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Old 12-14-2007, 10:14 AM   #9
Ray Jones
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Originally Posted by Astrotoy7
>how do you launch linux with no bootloader
You mean install? Easy, usually every distro's installer asks you whether to install GRUB/LILO/nothing.

>will this launch into linux by default , how can you change the default OS
No, it will not lauch linux at all.

Two ways, change the order of OS entries in the menu.lst file, or change [number] in the default [number] line in the menu.lst (starts counting at 0) to select your preferred entry. It is also possible to always select the last booted entry, have a default entry in case of system failure.

>what distros will it work on. eg. any that use GRUB, like ubuntu
Let's say, expect it to do so. ^^

>How exactly do you get to/edit the menu.lst file
Windows? It should be in C:\boot\grub\, complete with nice commentary for the unknowing.

>what are you meant to be looking for when you say "take note of the contents of /boot" can you give an example
When you've installed Linux, the kernel and initrd files are in /boot, to list it's contents grab a console and type
ls -al /boot. It should give you something like my crap SuSE Linux at work does
drwxr-xr-x  3 root root    4096 11. Okt 08:33 .
drwxr-xr-x 22 root root    4096 14. Dez 09:47 ..
-rw-------  1 root root     512 12. Dez 2006  backup_mbr
lrwxrwxrwx  1 root root       1 12. Dez 2006  boot -> .
-rw-r--r--  1 root root   64134  3. Okt 01:49 config-
drwxr-xr-x  2 root root    4096 11. Okt 08:33 grub
lrwxrwxrwx  1 root root      27 11. Okt 08:33 initrd -> initrd-
-rw-r--r--  1 root root 3151967 11. Okt 08:33 initrd-
-rw-r--r--  1 root root  369152  9. Mai 2007  message
-rw-r--r--  1 root root   86462  3. Okt 01:51 symsets-
-rw-r--r--  1 root root  338740  3. Okt 01:51 symtypes-
-rw-r--r--  1 root root   99320  3. Okt 01:51 symvers-
-rw-r--r--  1 root root  954130  3. Okt 01:43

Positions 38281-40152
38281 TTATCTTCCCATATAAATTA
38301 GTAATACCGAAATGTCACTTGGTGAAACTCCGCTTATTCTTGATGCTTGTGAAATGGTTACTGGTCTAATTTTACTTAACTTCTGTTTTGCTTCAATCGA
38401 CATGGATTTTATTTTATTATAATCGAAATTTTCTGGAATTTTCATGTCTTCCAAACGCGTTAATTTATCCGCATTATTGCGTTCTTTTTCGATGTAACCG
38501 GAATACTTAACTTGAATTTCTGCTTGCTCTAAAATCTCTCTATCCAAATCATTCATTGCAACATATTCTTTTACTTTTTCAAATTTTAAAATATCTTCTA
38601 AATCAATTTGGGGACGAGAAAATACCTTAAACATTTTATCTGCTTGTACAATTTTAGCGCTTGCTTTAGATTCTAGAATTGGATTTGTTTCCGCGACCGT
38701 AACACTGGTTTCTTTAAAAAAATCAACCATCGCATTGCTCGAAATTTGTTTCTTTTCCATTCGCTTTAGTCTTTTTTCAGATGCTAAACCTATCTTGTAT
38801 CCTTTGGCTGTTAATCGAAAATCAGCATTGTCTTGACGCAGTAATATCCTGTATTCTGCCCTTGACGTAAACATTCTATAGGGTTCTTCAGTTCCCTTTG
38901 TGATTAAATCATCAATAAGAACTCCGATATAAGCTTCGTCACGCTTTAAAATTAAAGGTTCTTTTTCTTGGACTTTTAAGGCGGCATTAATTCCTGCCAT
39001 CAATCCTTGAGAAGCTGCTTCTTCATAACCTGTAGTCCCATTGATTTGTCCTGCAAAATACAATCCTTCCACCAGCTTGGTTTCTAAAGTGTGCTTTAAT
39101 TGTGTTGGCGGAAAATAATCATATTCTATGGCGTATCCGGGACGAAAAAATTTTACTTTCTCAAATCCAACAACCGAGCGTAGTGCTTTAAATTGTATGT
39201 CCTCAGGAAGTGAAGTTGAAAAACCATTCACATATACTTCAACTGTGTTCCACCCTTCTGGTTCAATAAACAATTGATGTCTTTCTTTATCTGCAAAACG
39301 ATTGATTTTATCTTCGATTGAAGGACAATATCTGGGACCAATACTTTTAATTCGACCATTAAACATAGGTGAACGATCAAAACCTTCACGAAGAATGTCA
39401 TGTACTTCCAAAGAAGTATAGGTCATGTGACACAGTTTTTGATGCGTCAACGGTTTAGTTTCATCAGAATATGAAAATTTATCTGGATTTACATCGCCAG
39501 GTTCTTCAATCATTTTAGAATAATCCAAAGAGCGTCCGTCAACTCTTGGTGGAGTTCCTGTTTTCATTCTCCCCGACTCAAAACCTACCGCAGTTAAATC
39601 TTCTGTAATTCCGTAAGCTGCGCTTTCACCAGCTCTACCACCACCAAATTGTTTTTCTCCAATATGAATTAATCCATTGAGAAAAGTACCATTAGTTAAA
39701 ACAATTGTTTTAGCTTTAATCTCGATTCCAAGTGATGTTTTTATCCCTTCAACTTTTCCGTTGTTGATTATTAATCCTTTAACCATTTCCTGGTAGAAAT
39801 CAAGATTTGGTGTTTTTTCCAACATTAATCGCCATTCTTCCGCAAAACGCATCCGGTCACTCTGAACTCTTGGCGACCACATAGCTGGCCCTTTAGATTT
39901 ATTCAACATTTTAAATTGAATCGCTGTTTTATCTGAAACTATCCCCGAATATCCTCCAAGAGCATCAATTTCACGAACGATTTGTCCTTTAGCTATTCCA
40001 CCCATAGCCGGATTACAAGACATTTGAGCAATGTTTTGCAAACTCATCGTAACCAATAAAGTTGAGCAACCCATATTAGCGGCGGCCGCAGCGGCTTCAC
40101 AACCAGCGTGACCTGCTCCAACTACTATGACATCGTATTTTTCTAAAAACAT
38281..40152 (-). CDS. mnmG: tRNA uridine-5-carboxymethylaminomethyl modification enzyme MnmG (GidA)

-rwxr-xr-x  1 root root 2114978  3. Okt 01:49 vmlinux-
lrwxrwxrwx  1 root root      28 11. Okt 08:32 vmlinuz -> vmlinuz-
-rw-r--r--  1 root root 1618384  3. Okt 01:44 vmlinuz-
We're interested in the vmlinuz* and initrd* files (with vmlinuz being the kernel image, and initrd being something like just more awesome to make your kernel happy). So what yo must take note of is the names of the vmlinuz/initrd files you would like to boot into.

In that example we want vmlinuz- and initrd- so the menu.lst lines would be something like
title openSUSE 10.2 -
    root (hd0,1)
    kernel /boot/vmlinuz-
    initrd /boot/initrd-
The root line simply tells GRUB which (harddrive,partition) and boot directory to use.

For a complete documentation of GRUB and the menu.lst, you should consider reading the GRUB manual, 'cause I don't feel like copy&paste.

In the directory listing above you may notice some lines starting with an "l".
These are actually links pointing at some file, in this case vmlinuz/initrd are pointing to the actual kernel/initrd (and are changed accordingly with any kernel update/install). This a common technique in Linux, so you can actually almost rely on that. An almost idiot proof menu.lst entry would be
    root (hd0,1)
    kernel /boot/vmlinuz
    initrd /boot/initrd
But remember this will always attempt boot the last installed kernel version.

>what are the advantages of doing it this way
In jay's case, it downloads porn. In my case too, but different porn. Also, you can painlessly configure it to boot from USB stick or HDD, or to download even moar porn for you. And you can edit the menu entries while in the boot menu, so basically typos won't render your system unbootable. It's theme-able. And yes, there are GUIs available to manage GRUB.


Whenever you install (a "native" Linux) GRUB onto some harddisk, just make sure you do not install GRUB onto some partition, but always into the MBR of the HDD itself.

Most distro's installers I know do ask where to install GRUB and the default choice is often the correct one (except you want to boot from an USB HDD or whatever). This is what cause much trouble when not done so (I must know ^^). The point is that way you make sure you do not overwrite any bootsectors of any partition of that HDD, and thus you make sure any possible Windows installation has everything it wants where it needs it on its partition.

When you keep that in mind, it almost does not matter what you do install first, Linux, Windows, err DOS?

However, the critical thing *is* the MBR. The MBR basically contains nothing but info about where to go first. (And in case you install GRUB there, GRUB too)
It is simply the very first sector of any drive out there. Every HDD and PC goes and looks into the MBR where to go next.

Anyway, in case you want to get rid of (Linux') GRUB, there are several ways to accomplish this, one is using a Windows XP installation CD, its rescue mode (A CONSOLE btw), and the FIXMBR command. Or you can backup that MBR in Linux *before* installing GRUB, for a later restore.

In case you want to reinstall GRUB, just take some Linux Live/Install CD and do what the GRUB manual tells you.

Last edited by Ray Jones; 12-14-2007 at 10:46 AM.
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